#2: Frank Ocean - ‘channel ORANGE’

In re-writing the language of love, Frank Ocean articulated something so personal it spoke to all of us this year, says Aimee Cliff.

In the outstanding GQ interview with Frank Ocean published in November, the singer said that before he began his career as a recording artist, he had never been in love. “I had never been heartbroken,” he admitted. “When that happened, that’s really what changed everything. That turned me into a real artist.”

‘channel ORANGE’ isn’t an attempt to cut-and-stick iconic images of cruising and crooning from the movies, but a whole movie in itself.

It’s a learning curve he’s been climbing since he was hurled into it at the age of 19, and one that he reached the peak of with his intuitive, intimate debut album, ‘channel ORANGE’. Frank’s unofficial first record, ‘Nostalgia, Ultra’, was a heady stroll through his idiosyncratic influences (“What’s a radio head?”), but it didn’t break open at the centre like ‘channel ORANGE’ does; it didn’t know what heartbreak was supposed to sound like. It grasped, it alluded, it swam towards something bigger than itself. For me, the predominant factor that has seen Frank take such a leap forward from his backwards-looking mixtape to his groundbreaking album is a greater nuance of feeling. It’s there to hear in the supple ways he manipulates sound, so much more familiar with his craft than he was just a year ago. It’s in the tightly structured peaks and falls of the unpredictable Pyramids, the fantastical and faintly ridiculous set piece that is Pink Matter, and the throb of his hooks in Lost, Crack Rock and Forrest Gump.

Frank is an artist who is wilfully inextricable from his context – he weaves his very music from the found and sampled fragments of it – but on his official debut album, he began to learn how to use these influences rather than merely display them. From the warm Start to the gentle, rain-splattered footsteps of the End, ‘channel ORANGE’ isn’t an attempt to cut-and-stick iconic images of cruising and crooning from the movies, but a whole movie in itself; it’s a story told honestly, openly, from a experience that was genuinely felt. He knows himself much better; it shows.


Frank Ocean feat. Andre 3000 – Pink Matter

This leap forward was encapsulated in the singer’s decision to make his very personal story behind the album very public, wearing his heart – kind of literally – on his album sleeve. Back in July, Caspar Salmon predicted in a comment piece for Dummy that Frank would have to find a way of reconciling his sexuality with a genre that was historically exclusive to any non-heteronormative feelings and experiences, saying it would be “the measure of him” as an artist. With ‘channel ORANGE’, Frank measured up.

Pussy Riot demonstrated their political discontent on the platform of a Moscow church this year, but Frank Ocean’s prostration of himself on the altar of unrequited love was also a crucial moment of 2012.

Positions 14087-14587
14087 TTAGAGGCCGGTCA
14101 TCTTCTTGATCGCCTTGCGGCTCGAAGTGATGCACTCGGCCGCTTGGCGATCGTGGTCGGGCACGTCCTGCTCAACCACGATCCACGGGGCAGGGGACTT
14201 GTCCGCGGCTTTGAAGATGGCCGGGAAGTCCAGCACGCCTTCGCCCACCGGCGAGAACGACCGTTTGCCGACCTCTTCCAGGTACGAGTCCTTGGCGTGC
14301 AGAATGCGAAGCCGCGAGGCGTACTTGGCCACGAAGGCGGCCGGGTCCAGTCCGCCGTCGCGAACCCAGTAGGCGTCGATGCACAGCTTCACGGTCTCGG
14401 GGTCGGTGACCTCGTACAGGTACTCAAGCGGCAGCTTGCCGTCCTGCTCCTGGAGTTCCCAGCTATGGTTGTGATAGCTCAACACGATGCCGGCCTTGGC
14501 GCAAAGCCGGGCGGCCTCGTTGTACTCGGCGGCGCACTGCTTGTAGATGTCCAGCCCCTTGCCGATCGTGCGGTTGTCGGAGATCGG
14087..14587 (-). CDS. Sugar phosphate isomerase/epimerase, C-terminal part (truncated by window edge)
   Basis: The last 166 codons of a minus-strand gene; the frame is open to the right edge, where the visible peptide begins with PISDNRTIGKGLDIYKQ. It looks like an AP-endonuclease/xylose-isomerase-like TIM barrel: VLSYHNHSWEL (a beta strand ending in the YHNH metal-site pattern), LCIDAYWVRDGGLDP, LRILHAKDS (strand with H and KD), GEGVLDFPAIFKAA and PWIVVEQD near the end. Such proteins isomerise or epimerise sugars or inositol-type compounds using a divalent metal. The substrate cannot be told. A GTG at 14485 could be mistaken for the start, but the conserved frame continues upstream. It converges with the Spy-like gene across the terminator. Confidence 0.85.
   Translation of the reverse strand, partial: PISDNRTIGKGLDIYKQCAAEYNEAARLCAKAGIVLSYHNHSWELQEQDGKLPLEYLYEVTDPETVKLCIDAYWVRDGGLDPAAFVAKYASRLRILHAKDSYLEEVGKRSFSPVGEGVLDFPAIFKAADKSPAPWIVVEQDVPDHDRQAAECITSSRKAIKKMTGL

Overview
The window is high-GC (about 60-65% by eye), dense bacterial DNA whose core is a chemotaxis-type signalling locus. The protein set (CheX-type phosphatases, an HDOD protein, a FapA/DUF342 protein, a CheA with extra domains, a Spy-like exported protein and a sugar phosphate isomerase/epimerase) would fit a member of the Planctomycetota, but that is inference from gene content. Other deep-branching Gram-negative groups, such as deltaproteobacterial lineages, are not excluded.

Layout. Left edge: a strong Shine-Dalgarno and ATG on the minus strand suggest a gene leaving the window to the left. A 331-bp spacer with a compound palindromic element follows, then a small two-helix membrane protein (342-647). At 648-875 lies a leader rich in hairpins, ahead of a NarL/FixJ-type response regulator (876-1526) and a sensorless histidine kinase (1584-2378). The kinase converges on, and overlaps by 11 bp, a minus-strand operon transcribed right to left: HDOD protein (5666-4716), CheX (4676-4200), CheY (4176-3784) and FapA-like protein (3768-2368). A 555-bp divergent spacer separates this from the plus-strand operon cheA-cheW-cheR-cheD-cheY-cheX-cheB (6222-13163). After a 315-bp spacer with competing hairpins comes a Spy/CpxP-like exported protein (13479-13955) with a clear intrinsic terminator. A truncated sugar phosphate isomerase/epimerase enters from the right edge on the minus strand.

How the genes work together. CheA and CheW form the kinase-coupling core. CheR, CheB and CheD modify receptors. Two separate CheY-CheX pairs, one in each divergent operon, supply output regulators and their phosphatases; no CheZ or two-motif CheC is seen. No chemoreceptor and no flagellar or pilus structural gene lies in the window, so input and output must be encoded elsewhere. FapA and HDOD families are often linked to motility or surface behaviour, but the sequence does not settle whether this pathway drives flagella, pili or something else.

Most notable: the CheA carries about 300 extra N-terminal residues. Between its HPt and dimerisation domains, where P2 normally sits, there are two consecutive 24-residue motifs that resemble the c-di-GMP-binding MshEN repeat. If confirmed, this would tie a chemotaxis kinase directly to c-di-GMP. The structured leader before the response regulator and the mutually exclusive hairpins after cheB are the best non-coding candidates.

It starts with a pronoun, inserted inconspicuously and revolutionarily into the genre of love, with the line “I can never make him love me.” It comes as an embarrassing surprise, as you realise you have never heard such a simple, sweet line sung from a man to another man before. Pussy Riot demonstrated their political discontent controversially on the platform of a Moscow church this year, but Frank Ocean’s prostration of himself on the altar of unrequited love was also a defining, crucial moment of 2012; in Bad Religion, the church becomes not a symbol of institution and corruption but an overwhelming and all-encompassing metaphor for love. In a paraphrased conversation with a taxi driver, Frank sings, “‘Allahu akbar’, I told him don’t curse me/ ‘But boy you need prayer’, I guess it couldn’t hurt me.” In these two lines, we see the ignorant rejection of a kind of religion that’s outside of the perceived norm, and we see that when that religion is rephrased to “prayer”, it becomes more personal, and more easily accepted. There’s a comment to be found here about love – about the out-of-hand rejection of certain forms of it, and about its harmless, universal core.


Frank Ocean – Bad Religion

‘channel ORANGE’ is littered with open-mouthed “woah” moments, but that unravelling pirouette of “ooh, unrequited love” was the first thing that made me stop in my tracks when I listened through to it for the first time, and even now it makes me close my eyes as if in prayer. There are some things that cut so deep in the making of them that they come the closest I can imagine to baring a soul. To make someone feel this, and simultaneously to make them say “hey, I recognise that PlayStation sound effect / that Dragonball Z character / that snippet of Mary J Blige!” is a resounding achievement. It’s also everything that 2012, musically, was – entrenched in nostalgic reference and yet also intensely (almost uncomfortably) personal, eyebrow-raisingly self-aware and a whole heap of fun. A perfect album, for me, is one that consistently moves me to awe, one that tells a story with both Hollywood grandiosity and intimate closeness, but also one that I can also put on to dance to while swanning about telling people “got on my buttercream silk shirt, and it’s Versace!” It’s one that I can step into, that builds up its sonic walls around me, and one that, as Pharrell Williams put it so poetically, is “a writer’s perfect exemplification of the unconscious”: ‘channel ORANGE’ does it all.

Def Jam released ‘channel ORANGE’ on the 10th July 2012.

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